This is a tough one for me. I have spent too much time second guessing myself. My lack of certainty makes moving forward hard. How do I know if this is the right thing to do? I know this, because God has given me the knowledge of the need, the skills and experience to help others find solutions and a passionate heart for this task. I have a decided heart.

The Compassionate Decision

Forgiveness has never been much of a problem for me, as it relates to others. I forgive easily which often results in people taking advantage of me. Where forgiveness is an issue…is forgiving myself. I get stuck in the rut of replaying all my mistakes, failures or lack of achievements. I can’t let my past dictate my future. I will greet each day with a forgiving spirt. I will forgive myself.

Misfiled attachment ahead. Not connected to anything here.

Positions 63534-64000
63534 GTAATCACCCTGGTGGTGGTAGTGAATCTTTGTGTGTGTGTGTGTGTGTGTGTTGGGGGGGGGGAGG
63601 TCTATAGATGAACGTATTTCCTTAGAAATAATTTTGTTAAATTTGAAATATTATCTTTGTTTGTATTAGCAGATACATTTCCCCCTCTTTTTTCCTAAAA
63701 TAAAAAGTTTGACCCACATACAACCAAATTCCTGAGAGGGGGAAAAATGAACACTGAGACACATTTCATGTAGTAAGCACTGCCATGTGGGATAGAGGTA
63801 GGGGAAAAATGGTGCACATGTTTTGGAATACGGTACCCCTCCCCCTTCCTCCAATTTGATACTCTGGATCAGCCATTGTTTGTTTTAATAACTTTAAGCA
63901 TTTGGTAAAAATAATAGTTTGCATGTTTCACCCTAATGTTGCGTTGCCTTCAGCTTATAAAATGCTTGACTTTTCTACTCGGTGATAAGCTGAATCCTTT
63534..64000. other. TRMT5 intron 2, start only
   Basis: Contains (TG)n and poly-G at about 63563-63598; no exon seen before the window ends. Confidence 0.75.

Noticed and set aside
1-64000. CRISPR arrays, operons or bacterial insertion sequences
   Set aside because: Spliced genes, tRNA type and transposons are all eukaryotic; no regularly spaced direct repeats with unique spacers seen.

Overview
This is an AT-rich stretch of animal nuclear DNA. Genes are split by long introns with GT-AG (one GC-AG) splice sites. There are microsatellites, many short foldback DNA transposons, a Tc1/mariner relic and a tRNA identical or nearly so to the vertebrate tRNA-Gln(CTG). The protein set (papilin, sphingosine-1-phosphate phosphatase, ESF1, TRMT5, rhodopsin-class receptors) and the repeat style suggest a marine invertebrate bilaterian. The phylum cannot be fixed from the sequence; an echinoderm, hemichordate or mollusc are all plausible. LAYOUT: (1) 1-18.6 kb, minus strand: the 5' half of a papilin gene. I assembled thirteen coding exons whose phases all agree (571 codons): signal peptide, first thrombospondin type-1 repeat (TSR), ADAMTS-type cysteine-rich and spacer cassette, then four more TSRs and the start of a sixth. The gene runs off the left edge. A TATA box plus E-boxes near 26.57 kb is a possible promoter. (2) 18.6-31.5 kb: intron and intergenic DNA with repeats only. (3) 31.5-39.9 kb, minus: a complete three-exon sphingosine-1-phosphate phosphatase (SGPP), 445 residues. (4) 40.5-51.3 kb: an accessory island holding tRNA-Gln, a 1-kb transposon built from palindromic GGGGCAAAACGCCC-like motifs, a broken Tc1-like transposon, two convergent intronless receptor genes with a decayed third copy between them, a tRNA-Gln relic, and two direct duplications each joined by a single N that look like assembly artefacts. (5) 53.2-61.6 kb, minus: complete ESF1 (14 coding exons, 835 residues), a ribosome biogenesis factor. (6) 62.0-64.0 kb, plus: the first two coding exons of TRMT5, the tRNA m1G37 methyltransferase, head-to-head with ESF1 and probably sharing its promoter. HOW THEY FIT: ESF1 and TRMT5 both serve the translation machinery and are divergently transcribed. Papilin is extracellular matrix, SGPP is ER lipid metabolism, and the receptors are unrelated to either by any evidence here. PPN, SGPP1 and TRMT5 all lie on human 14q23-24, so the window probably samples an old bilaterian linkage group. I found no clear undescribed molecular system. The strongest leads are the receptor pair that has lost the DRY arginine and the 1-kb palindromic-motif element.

The Guided Decision

When wondering what to do I seek direction from God and His Word, my friends and family, books, podcasts, blogs, etc. I’m constantly searching for wisdom. Too much of the time I’m seeking wisdom and not putting it into action. I’m looking forward to honest feedback from the mastermind group. I will seek wisdom.

The Joyful Decision

My attitude is a choice. How I respond or react to a situation is a choice. These choices affect my outlook. I can approach things with a discouraged, depressed, ungrateful heart. Or I can remind myself how fortunate and blessed I am to have been given the insight and skills needed to lead others in way to build better businesses, construction projects and lives. I will choose to be happy.

The Active Decision